Sudan to sign deal to expand oil refinery in 2010
KHARTOUM (Reuters) - Sudan expects to sign a final deal with China's CNPC in 2010 to expand its Khartoum oil refinery by 50,000 barrels per day within three years to meet growing local demand, a senior official said on Thursday.
A further 50,000 bpd expansion would then be considered to double the refinery's current 100,000 bpd capacity. Plans to build a refinery for exports in Port Sudan are frozen after Malaysia's Petronas withdrew its financing, said Omer Mohamed Kheir, secretary-general of Sudan's energy ministry.
"We need this (expansion) for consumption which is growing," Kheir told Reuters on the sidelines of a conference in Khartoum.
He added Sudan expected to finalise details with state-owned China National Petroleum Corporation (CNPC) including costs before signing a final deal this year.
Kheir said Cairo had given an initial okay to export gas to Sudan, but they were waiting to see how much its northern neighbour could spare because of Egypt's booming domestic needs.
"We have not sat down and worked on the details yet."
Kheir said drilling was continuing for natural gas in the Red Sea off Sudan's coast and he expected significant finds once drilling broke through the pre-salt layer.
"Gas was discovered there in the 1970s," he said.
Sudan produces just under 500,000 bpd of crude but hopes to rapidly increase output in the next few years with new discoveries and better technologies to extract the oil
Sudan's Nile Blend is a sweet crude, easily refined but the other Dar Blend is heavier, difficult to move and sells at a discount.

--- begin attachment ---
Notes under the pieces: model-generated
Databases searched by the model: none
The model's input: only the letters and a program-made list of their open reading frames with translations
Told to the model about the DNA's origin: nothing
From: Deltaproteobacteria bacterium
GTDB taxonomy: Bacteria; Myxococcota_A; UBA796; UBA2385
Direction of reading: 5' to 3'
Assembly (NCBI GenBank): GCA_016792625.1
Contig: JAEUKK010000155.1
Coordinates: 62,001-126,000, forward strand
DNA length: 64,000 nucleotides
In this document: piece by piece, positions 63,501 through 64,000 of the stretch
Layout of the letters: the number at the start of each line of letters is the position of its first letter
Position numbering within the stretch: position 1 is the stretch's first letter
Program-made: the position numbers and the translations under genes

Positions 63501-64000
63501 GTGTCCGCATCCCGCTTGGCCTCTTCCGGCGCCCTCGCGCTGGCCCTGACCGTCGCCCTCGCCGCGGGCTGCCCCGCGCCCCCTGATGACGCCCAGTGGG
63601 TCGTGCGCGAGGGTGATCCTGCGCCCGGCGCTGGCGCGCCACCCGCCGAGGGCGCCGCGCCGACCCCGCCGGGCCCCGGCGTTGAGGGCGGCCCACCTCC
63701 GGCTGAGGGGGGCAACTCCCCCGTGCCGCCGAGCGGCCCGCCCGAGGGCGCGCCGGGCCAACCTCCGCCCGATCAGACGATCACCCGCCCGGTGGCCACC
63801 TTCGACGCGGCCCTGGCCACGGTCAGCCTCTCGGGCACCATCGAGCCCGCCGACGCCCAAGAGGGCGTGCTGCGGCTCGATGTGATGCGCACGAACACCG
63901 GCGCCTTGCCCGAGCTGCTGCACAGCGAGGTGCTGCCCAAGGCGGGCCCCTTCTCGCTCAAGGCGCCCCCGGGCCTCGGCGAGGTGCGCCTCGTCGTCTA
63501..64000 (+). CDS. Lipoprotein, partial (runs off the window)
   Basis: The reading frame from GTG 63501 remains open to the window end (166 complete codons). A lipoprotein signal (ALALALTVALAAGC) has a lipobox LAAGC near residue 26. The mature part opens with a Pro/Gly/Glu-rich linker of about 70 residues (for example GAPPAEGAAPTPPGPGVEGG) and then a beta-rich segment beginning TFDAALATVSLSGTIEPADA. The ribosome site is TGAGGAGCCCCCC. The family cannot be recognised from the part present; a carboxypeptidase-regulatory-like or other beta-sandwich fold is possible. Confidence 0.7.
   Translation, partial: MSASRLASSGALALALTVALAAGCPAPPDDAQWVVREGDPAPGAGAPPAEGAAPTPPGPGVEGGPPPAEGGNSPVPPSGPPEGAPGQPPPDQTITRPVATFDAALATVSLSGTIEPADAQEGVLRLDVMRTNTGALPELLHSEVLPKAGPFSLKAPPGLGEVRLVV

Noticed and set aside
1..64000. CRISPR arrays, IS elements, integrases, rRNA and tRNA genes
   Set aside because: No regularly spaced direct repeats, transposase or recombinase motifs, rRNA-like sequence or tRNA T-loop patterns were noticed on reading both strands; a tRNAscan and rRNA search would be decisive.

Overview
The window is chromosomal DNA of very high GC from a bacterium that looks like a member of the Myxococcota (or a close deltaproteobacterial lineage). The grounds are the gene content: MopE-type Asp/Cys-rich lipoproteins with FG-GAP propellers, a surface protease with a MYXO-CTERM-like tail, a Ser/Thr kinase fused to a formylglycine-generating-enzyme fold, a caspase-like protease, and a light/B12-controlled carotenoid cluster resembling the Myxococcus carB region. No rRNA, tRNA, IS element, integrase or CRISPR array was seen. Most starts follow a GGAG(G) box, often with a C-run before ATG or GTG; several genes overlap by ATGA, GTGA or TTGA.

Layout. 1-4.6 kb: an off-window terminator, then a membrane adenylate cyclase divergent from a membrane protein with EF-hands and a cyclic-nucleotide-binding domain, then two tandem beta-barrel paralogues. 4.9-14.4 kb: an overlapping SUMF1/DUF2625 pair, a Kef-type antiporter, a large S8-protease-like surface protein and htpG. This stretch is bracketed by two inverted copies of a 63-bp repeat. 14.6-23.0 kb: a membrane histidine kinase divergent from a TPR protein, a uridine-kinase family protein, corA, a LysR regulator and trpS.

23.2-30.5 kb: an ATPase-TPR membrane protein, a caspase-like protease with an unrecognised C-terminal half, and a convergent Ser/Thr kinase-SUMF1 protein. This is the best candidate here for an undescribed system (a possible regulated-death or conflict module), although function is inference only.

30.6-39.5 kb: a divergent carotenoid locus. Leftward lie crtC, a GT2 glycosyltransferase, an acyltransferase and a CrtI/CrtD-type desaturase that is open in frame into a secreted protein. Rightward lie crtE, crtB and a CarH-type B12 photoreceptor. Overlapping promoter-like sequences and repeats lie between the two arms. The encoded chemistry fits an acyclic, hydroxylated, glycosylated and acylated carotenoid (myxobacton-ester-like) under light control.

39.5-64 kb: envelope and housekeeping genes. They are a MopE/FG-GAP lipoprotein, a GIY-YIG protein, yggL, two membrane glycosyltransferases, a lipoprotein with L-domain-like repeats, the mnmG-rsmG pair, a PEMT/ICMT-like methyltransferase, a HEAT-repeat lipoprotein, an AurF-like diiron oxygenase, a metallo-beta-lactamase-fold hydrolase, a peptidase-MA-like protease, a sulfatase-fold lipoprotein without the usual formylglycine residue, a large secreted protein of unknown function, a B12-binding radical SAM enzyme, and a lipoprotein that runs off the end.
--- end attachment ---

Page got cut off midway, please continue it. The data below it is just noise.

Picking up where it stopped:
Much of Sudan's oil lies along its still disputed north-south border. A 2005 peace deal ended 22 years of civil war, but gave the south a vote on secession in January 2011. Most analysts believe the south will separate, reducing the crude available to the north.
But with oil infrastructure entirely in the north and the semi-autonomous southern government deriving more than 95 percent of its revenue from oil, some believe any separation would have to be amicable.
Kheir said Sudan was hoping to develop nuclear energy for civilian use, and was working closely with the International Atomic Energy Agency (IAEA) to achieve this goal.
"This is an international right of any country now," he said. "We are still at the beginning."
He said it would take any nation at least 10 years to be able to produce atomic energy.
President Omar Hassan al-Bashir has previously said Sudan was hoping to build a nuclear plant to help meet booming electricity needs in the country of 40 million, devastated by decades of multiple civil wars.